Connexion: Housing developers must become transit-oriented

By Joachim Ng

It is important that any house – whether affordable, medium-cost, or luxury, be designed and built in a setting that promotes good family living and family values. The interest of the family is usually overlooked by developers and the Government. They see housing from a purely economic viewpoint. But a home is the principal base for the family institution, and the basic requirements are the same for every family.

The primary requirement is that working parents must strike a work-life balance in order to devote adequate time to be with their children and show them the path to become responsible citizens. Hence, fast transit to and from work is necessary.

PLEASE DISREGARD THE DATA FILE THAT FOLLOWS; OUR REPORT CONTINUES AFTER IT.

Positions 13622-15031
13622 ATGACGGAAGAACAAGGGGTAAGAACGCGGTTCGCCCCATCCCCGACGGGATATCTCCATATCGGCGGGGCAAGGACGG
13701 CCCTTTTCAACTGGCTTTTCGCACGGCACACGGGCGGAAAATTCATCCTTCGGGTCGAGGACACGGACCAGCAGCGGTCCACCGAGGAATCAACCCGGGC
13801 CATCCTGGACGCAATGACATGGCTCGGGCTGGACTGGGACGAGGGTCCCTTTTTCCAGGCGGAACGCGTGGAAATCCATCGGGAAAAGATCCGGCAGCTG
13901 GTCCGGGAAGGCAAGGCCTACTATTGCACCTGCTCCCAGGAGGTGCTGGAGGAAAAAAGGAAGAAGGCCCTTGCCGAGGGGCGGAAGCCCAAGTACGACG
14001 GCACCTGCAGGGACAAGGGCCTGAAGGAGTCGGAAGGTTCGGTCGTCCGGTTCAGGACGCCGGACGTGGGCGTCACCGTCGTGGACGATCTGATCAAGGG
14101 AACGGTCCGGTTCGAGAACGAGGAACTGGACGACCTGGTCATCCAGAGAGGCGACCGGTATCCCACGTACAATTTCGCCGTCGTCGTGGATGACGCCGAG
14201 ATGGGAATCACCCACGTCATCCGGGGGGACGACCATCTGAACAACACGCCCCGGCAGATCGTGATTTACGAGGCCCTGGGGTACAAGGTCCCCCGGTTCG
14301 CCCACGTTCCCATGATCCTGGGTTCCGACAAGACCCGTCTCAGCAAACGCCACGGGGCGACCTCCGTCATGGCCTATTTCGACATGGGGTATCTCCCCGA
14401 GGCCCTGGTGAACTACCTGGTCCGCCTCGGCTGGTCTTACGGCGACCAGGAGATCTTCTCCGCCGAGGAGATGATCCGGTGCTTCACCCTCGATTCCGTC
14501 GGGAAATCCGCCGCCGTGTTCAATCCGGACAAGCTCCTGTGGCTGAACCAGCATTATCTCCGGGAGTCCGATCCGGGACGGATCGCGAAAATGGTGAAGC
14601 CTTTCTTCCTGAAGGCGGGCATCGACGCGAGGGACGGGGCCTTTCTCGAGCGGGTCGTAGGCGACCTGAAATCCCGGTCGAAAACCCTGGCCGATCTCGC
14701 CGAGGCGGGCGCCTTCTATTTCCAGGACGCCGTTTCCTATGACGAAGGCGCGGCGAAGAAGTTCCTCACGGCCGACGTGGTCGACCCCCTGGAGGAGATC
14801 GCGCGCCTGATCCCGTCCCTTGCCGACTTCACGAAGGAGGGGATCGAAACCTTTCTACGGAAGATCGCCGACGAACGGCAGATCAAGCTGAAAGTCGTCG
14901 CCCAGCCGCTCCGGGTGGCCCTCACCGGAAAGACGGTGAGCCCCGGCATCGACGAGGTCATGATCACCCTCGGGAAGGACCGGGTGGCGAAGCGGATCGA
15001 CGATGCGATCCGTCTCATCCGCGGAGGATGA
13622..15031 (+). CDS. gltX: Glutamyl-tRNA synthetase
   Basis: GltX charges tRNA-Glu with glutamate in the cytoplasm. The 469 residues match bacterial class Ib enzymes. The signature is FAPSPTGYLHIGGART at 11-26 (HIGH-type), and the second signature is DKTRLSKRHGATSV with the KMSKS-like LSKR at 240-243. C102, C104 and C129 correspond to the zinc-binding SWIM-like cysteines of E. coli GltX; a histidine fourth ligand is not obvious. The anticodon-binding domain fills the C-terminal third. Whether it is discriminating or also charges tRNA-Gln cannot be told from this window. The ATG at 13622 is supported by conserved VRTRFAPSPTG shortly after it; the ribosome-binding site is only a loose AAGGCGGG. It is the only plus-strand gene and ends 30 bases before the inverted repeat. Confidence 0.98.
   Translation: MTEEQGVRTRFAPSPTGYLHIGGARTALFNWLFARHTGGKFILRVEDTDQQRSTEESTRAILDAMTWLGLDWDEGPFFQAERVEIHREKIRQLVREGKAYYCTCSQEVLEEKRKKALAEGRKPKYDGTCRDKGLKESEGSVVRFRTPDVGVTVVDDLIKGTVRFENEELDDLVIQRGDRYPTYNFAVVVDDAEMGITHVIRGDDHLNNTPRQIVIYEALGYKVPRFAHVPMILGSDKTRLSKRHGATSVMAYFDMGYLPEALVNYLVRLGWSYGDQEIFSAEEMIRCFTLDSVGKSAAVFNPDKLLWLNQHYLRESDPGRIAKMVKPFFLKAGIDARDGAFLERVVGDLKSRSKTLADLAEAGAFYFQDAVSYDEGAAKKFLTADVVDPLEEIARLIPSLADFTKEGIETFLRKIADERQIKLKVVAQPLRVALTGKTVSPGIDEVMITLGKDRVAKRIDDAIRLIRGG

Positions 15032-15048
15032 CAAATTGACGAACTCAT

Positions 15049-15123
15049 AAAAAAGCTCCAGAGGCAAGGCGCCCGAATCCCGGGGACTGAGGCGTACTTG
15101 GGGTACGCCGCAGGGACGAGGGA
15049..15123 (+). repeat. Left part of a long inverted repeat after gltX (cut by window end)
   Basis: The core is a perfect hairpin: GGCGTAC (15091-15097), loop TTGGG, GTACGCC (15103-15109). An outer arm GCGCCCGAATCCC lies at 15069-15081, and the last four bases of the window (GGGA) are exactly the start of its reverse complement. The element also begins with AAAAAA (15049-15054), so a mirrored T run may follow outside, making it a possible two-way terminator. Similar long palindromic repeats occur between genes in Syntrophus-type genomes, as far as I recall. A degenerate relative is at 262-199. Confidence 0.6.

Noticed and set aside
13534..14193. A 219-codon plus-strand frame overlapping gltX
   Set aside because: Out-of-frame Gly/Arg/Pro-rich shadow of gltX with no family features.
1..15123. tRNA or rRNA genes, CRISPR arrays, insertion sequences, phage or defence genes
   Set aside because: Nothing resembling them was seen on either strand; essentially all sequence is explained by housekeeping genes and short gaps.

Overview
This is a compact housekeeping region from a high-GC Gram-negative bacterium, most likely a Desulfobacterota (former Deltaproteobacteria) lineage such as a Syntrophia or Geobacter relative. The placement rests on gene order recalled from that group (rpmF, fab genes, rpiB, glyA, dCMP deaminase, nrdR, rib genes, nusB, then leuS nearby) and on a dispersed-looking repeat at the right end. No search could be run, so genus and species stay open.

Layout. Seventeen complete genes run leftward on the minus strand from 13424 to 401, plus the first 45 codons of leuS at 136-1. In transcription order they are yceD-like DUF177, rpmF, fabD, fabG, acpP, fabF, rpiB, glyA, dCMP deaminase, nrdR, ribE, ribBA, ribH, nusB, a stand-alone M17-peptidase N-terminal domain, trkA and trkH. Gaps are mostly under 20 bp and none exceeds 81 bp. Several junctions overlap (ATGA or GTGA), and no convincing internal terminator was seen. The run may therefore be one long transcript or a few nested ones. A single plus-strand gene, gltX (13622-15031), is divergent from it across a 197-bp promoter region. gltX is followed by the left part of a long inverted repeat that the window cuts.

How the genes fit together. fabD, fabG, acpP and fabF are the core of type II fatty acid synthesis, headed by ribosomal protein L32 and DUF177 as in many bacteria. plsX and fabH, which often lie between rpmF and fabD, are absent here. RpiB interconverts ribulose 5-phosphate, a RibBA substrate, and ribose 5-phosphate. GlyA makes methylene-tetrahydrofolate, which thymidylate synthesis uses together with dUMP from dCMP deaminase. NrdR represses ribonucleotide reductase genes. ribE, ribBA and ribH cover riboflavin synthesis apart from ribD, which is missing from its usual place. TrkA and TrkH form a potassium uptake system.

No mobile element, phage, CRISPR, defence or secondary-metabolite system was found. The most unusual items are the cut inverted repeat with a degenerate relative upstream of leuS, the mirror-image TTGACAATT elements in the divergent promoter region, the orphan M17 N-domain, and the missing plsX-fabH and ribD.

But developers stress accessibility in their advertisements. This is not the same as transit. Roads and highways are just long stretches of premix. They don’t ensure you a fast journey to the office.

Perakians who regularly make business or leisure trips to Klang Valley will have encountered the Monday-Friday traffic logjam that takes you two hours to go from Point A to Point B, a distance that can be covered in less than 30 minutes on a Sunday. Klang Valley parents waste two hours going to work and another 2 hours coming home, whether they’re on the expressway, the main road or a side road.

This old rugged paradigm has to be shoved off the road. The new paradigm should be that you drive to work only if you have other stops as well. On days when the journey is strictly to and from work, you should not drive but leave your car at home. To enable this paradigm shift, developers and the Government need to focus on public transit.